Your hands feel ice-cold. Your mouth is dry. The question is asked again.
In the silence, your hand slowly rises. Are you sure you can do this? Pushing through your breaking, shaking voice, you spill out an answer, praying that it makes sense. Although the moment lasted maybe 10 seconds, you feel like a deer in headlights: confused, dizzy, isolated and afraid that you might die.
For many introverts struggling to participate in class, this scenario is all too real. The pressure to speak, knowing that up to 20% of your grade depends on it, is nerve-wracking and terrifying. Even if you are well-prepared for class, being in the spotlight can make your notes, reading and rehearsed answer go out the window, leaving you a blubbering, stuttering mess.
Although class participation keeps students engaged and keeps the professor from talking to herself or himself, for introverted students, overcoming difficulties in personalities or with anxiety is a difficult task. Besides damaging grades and lowering self-confidence, class participation policies leave introverts feeling like they are not valued in the academic arena.
Expressing his frustration over class participation policies, Tucker Stuart, junior graphic design major, shared that his grades have been negatively impacted by his introversion. Stuart said that he feels embarrassed getting a low score when he pays attention and receives good grades on his assignments.
The Russian-roulette of introvert nightmares-being randomly called on by a professor-caught Emily Adamson, senior nursing major, off-guard on multiple occasions. “I just stared blankly or tried to say something, but it didn’t make much sense,” Adamson said. “Later, I would think of a better response, but the jumble of words that I had said earlier in the moment of panic were the words that everyone else in the class heard, not my well-thought-out response.”
While professors may seem to unfairly target introverted students, they face their own difficulties with class participation. Michael Francis, assistant professor of biblical studies, seeks to help students learn more from interactions, rather than simply taking notes as he talks to a quiet room.
A class discussion is much more memorable than a PowerPoint. “You remember a question you asked,” Francis said. “You remember somebody’s response to you better than you remember recycling my voice in terms of note-taking.”
Francis designed his participation policy to try to make both introverts and extroverts welcome in his classroom. “I think it would be wrong to penalize students who are diligent and do well but are simply uncomfortable speaking up much in class,” Francis said. “But then I do think speaking up and interacting with colleagues in class is both invaluable for learning and an important part of training for life.”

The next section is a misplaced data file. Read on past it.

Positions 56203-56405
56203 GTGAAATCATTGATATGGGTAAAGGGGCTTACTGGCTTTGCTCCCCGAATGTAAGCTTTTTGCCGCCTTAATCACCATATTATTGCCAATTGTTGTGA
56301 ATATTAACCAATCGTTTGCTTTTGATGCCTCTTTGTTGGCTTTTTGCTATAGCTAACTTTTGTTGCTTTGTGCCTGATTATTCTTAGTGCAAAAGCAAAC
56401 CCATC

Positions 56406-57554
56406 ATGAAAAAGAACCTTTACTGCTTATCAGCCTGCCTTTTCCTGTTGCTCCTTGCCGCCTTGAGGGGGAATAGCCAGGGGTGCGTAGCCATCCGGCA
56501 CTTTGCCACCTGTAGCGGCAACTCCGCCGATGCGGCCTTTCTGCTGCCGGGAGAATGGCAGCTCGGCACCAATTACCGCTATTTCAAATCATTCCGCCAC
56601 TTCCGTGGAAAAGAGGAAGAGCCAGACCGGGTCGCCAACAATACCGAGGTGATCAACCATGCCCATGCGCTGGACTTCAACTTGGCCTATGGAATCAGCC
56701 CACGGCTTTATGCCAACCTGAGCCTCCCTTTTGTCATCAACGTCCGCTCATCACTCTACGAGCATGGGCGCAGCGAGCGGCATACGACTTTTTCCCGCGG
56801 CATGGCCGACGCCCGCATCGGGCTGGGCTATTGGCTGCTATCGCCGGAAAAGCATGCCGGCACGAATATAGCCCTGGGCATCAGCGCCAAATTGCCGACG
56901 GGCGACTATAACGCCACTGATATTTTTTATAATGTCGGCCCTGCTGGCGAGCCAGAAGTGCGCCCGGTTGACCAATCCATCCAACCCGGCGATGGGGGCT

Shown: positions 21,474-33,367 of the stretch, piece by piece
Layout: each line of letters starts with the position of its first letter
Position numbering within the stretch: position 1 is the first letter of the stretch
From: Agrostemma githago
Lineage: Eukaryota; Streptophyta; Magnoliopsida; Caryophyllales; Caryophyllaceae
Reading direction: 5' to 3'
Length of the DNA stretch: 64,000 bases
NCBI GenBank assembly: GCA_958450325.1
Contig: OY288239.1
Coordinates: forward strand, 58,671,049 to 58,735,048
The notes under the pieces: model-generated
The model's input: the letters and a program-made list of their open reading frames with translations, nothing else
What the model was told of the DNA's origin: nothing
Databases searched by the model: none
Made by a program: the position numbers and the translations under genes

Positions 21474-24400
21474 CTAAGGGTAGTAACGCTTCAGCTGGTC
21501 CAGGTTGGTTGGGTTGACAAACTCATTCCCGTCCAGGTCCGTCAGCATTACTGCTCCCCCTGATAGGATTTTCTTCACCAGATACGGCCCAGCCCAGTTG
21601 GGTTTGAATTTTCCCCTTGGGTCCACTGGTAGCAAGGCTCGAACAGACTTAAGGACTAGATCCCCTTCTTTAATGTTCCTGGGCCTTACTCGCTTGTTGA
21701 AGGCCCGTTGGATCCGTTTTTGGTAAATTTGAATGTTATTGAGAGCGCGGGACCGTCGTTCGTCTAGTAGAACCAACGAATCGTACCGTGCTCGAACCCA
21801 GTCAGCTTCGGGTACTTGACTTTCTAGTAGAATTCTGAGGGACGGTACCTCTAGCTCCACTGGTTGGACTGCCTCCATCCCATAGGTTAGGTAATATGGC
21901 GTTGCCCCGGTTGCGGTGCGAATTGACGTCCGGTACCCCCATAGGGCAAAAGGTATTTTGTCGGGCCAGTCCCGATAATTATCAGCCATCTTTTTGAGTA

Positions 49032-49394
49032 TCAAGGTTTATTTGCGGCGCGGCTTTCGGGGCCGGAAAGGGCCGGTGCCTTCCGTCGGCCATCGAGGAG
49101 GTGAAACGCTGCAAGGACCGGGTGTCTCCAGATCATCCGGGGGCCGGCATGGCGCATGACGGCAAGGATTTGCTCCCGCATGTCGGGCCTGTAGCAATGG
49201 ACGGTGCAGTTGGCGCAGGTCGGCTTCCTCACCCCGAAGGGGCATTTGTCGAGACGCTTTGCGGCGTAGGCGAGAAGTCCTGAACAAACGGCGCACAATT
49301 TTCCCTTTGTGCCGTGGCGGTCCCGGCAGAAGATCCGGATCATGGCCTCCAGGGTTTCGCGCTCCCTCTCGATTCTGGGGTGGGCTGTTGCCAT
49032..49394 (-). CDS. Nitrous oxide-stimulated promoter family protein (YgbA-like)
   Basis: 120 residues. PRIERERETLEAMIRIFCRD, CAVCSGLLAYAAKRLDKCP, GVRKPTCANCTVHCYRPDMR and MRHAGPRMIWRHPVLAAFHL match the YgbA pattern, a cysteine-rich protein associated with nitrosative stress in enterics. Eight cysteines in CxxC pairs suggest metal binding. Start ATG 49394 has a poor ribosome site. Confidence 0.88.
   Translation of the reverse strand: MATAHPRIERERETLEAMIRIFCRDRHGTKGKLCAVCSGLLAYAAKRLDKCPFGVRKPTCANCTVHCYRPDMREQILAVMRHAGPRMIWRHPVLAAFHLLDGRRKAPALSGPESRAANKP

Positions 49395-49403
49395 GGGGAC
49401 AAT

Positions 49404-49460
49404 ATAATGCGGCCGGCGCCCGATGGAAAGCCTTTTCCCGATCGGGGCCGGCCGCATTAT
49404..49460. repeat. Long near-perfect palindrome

“So, the compromise I strike is to award full participation points for good attendance and general attentiveness and focus, but significant extra credit if you speak up. I do get that there are ways the participation component … isn’t a naturally level playing field,” Francis said. “My policy is an attempt to encourage everyone to be involved, to stretch at least somewhat beyond one’s comfort zone, so that collectively we learn more effectively together.”
In a world where committee meetings, job interviews and even family gatherings require you to have a voice and use it well, class participation in college seems like the minor leagues. However, classroom discussions should seek to strengthen students to use their voice, not frighten them into silence.
When Erin Pawlak and Dawn Rosevear, educators in New York City, saw the disadvantaged playing field in their own classrooms, they came up with a “quiet revolution” summed up with three simple words: Think, pair, share.
A teacher asks a question and gives students time to consider and process their answer. The students then form groups or pairs, where they share their thoughts in a smaller, less intimidating setting. Finally, students share their rehearsed responses with the class. While it’s a seemingly elementary concept, bringing “think, pair, share” into the lecture hall and university classroom not only engages introverts but also encourages collaboration.
Maybe it’s time we rethink the definition of participation. It means more than merely answering questions. It means, instead, encouraging gradual involvement in John Brown University’s often touted community, one quiet voice at a time.